In a previous post on 30 Dec 2010, my co-blogger, Pauline, reviewed the book "Wonders in the Skies: Unexplained Aerial Objects from Antiquity to Modern Times," published by Jeremy F Tarcher (Penguin), New York. 2010. ISBN 978-1-58542-820-5. Authored by Jacques Vallee and Chris Aubeck.
This book sent me off searching for Australian pre-1947 events, and saw me joining Aubeck's Magonia Exchange network.
I have already posted my research findings on several such pre-1947 events:
1. 5 Feb 1947 Port Augusta, South Australia (29 Jan 2011.)
2. Feb 1944 Bass Strait (8 Feb 2011.)
3. 12 Apr 1793 New South Wales (17 Mar 2011.)
4. 26 Feb 1942 Off Western Australia (24 Apr 2011.)
This post concerns an unusual observation from the year 1902, from Adelaide, South Australia, my home town.
Ball of light:
"Sir Charles Todd stated that on Thursday morning, at 9.27 o'clock, a remarkable phenomenon was witnessed in the heavens by Messrs Griffiths (the assistant astronomer), Chettle and Dodwell, of the Adelaide Observatory. The two last named were taking weather observations when they noticed a brilliant globular light having a planetary disc. It appeared in the south-south-east at an altitude of about 45 deg. It moved slowly northwards, passing within 15 or 20 degrees of the Sun, and was brightly visible till 9.31 - four minutes in all.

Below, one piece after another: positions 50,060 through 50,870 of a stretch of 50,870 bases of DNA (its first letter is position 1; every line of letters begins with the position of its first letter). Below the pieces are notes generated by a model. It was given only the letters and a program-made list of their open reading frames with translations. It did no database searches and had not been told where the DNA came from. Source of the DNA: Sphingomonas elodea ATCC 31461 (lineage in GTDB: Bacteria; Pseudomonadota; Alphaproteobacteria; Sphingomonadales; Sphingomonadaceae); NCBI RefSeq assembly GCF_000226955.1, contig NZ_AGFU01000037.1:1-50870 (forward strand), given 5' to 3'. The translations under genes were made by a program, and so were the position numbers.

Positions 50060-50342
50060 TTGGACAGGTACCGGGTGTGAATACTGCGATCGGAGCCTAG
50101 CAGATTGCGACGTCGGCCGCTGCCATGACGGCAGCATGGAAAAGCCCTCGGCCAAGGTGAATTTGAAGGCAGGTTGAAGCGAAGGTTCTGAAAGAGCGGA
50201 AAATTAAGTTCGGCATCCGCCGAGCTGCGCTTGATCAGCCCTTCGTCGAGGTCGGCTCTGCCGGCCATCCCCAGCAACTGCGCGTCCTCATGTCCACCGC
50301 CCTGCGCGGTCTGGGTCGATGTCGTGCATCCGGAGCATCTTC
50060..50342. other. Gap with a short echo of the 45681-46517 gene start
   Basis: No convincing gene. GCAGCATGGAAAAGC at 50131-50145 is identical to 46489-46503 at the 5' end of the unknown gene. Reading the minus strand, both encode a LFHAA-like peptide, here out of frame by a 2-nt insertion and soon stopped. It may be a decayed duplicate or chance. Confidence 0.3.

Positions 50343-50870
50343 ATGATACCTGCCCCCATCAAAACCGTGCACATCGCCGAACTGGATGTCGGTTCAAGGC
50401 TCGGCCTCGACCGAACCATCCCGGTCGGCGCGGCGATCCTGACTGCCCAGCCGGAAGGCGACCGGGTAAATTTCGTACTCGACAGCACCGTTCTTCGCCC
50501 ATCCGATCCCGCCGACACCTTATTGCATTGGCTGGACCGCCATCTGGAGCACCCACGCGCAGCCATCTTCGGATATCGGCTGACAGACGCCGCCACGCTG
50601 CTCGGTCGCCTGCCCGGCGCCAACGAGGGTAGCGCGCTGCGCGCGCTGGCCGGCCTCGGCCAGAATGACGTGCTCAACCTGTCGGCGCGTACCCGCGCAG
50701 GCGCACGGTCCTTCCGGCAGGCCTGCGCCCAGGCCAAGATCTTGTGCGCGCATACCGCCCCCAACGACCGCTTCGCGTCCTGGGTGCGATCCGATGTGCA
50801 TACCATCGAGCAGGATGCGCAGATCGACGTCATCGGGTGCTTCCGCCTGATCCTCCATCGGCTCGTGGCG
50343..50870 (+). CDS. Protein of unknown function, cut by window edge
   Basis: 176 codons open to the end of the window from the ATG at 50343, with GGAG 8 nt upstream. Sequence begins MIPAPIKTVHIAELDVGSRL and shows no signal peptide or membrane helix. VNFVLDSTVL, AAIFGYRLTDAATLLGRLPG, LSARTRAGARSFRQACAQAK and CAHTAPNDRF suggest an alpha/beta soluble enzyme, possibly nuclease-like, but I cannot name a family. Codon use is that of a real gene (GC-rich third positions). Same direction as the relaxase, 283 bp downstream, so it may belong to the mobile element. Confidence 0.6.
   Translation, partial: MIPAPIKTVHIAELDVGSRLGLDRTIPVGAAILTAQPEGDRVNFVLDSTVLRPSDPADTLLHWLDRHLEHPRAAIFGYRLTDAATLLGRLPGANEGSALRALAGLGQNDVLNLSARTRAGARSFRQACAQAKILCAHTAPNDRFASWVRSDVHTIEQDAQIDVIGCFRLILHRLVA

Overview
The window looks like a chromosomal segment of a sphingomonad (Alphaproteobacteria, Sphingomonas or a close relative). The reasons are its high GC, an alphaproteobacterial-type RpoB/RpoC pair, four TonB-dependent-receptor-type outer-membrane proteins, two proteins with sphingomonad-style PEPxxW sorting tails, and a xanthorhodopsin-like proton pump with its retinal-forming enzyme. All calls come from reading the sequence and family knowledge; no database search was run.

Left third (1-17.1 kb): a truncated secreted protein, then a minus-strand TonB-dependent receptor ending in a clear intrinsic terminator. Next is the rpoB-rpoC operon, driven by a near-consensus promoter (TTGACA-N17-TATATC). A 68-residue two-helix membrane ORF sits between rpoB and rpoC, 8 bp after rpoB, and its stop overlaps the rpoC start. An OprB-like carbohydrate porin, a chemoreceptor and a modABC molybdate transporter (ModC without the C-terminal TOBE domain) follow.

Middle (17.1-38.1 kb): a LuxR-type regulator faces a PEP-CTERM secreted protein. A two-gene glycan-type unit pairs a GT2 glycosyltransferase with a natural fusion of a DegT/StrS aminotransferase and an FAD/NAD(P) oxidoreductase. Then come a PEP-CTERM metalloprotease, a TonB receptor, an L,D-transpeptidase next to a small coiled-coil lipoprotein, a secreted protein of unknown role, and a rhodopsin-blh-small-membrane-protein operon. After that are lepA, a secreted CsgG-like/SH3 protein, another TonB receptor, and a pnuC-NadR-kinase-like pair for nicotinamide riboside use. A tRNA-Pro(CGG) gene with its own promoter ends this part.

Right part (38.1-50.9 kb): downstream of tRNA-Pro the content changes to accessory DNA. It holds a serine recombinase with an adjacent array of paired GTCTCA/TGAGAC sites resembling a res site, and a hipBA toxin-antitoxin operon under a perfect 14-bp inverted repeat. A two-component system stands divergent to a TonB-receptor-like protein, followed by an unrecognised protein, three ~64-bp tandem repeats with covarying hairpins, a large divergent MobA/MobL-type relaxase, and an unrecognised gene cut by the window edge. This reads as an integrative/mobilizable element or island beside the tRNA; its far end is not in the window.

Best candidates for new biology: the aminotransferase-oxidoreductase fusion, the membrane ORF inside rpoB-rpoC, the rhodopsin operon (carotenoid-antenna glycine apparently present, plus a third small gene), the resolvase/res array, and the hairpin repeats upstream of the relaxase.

"Mr Griffiths, who observed it for a minute, says it moved over about 20 deg. of an arc in that time. The object appeared like Venus does when it is at its greatest brilliancy, soon after sunset.
"Mr Griffiths lost sight of the meteoric object at an altitude of 45 deg. above the horizon. It therefore travelled at least 90 deg. and was lost sight of in the great glare of the sky.
"Messrs Chettle and Dodwell state that when it was near to the prime vertical it became elongated, and took an elliptical form, the long axis lying south to north."
Source: The Register (Adelaide, South Australia: 1901-1929), Friday 21 November 1902 page 4.
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